This post looks at the eighth of the visualization types created for the MeSch museum post-visit visualization tool. Click here for overview.
This visualisation is loosely based around a French paper; Veron, E., Levasseur, M.: Ethnographie de l’exposition, Paris, Bibliothèque Publique d’Information, Centre Georges Pompidou.
This Ethnographic study proposed that visitors movements in a museum could be compared to the behaviour of four “typical” animals. They used observational techniques to classify visitors as ANT, FISH, BUTTERFLY or GRASSHOPPER.
For meSch we wanted to experiment with this idea and consider how such roles could be assigned to visitors using computational methods applied to the visitors log.
User animal path visualisation for visitor to Forte Pozzacchio exhibition in Rovereto, Italy
A random collection of 5 animals was chosen; A fish, a sheep, a bird, an iguana and a panda. Each animal was assigned an array of expected values for each of a set of calculable results. The three statistics considered the most useful and easiest to extrapolate for a single visitor given our available logs were
The average time the visitor spent with the points of interest they experienced.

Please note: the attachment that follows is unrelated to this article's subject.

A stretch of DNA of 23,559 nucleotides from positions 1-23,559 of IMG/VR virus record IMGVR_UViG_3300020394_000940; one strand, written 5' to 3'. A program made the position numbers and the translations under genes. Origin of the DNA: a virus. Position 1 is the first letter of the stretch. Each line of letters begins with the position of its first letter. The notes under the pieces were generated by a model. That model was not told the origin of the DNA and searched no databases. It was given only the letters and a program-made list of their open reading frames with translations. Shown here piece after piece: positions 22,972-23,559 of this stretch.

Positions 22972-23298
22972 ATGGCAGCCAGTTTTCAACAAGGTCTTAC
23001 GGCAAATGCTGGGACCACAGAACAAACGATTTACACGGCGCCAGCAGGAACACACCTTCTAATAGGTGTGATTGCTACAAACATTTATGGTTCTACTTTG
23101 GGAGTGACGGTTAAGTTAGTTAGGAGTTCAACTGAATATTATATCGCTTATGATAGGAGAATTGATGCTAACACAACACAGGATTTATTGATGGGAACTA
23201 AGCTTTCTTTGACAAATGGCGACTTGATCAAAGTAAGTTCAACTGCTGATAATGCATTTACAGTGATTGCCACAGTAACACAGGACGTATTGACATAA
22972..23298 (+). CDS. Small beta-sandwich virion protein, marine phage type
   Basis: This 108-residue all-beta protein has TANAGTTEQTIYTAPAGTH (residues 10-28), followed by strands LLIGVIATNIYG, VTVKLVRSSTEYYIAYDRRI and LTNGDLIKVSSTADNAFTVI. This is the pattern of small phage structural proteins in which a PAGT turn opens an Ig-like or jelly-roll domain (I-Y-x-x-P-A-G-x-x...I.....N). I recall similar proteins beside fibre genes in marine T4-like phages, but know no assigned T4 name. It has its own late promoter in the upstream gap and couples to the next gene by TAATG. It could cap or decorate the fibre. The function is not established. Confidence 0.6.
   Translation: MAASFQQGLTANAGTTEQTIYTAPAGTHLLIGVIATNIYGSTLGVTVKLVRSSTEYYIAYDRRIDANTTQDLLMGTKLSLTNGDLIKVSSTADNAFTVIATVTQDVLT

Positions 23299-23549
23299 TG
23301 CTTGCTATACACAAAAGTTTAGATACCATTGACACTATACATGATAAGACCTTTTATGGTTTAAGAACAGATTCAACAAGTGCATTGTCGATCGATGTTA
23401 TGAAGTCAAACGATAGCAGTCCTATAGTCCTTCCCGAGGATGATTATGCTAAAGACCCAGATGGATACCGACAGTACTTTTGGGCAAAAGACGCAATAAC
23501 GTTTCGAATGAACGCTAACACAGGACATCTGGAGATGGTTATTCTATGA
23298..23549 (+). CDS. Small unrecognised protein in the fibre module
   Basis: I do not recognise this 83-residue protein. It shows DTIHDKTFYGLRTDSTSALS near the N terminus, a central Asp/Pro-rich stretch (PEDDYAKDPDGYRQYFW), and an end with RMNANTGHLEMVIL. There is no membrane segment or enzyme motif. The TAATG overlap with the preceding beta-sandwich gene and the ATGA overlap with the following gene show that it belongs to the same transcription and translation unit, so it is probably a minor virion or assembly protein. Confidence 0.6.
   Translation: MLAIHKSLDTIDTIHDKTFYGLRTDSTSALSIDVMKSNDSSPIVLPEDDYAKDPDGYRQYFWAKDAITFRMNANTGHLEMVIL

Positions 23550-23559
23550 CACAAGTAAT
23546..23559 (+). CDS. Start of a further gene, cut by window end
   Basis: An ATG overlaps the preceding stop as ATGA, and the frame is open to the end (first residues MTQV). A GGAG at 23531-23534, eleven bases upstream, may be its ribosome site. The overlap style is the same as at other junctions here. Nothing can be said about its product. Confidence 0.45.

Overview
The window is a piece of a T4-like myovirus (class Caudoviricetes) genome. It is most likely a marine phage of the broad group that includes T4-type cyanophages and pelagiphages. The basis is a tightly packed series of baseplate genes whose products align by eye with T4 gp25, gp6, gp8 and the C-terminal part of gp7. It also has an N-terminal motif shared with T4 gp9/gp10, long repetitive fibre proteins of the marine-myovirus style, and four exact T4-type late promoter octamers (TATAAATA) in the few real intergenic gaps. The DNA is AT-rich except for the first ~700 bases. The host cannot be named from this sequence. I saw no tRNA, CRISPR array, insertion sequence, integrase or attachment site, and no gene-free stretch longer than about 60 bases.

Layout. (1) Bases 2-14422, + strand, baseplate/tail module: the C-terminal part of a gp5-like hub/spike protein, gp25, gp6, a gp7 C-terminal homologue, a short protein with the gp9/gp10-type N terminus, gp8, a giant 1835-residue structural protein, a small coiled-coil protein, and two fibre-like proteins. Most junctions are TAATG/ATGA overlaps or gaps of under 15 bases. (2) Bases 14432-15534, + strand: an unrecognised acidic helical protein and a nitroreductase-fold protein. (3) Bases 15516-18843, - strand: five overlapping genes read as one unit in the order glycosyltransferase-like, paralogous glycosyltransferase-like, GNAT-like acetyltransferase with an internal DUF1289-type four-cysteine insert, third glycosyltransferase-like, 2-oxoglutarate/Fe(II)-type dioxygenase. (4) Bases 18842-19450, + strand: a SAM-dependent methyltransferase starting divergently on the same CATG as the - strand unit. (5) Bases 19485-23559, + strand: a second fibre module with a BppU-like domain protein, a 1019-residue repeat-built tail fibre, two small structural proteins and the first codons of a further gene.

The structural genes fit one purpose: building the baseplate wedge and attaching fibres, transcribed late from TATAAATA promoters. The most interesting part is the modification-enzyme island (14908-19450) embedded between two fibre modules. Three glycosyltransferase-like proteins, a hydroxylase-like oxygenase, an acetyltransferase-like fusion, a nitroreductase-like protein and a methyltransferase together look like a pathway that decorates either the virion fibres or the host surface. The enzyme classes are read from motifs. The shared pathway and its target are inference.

The percentage of points experienced by the visitor.
The percentage of available content consumed by the visitor.
When the user visits the website, their physical visit logs are pulled down via API, the above calculations are made and the visitor is assigned an animal based on which animal has the closest similar values.
User animal path visualisation for demo exhibition Views on WWI
Using cytoscape.js all of the points of interest in an exhibition are displayed with lines shown to illustrate the path the user took between these various points. For all of the theory involved, the visual presentation of this idea is still quite basic but has great scope for improvement. Possible future improvements could be adding an image of the users animal, changing the users path from red lines into a path of animal paw prints. Potentially any animal representation could then be further personalised programmatically e.g. to have bigger eyes if they have seen more points or to displayed with accessories depending on the type of exhibition being modelled.
Animal path visualisation for visitor to Keys To Rome exhibition at Allard Pierson Museum, Amsterdam, The Netherlands.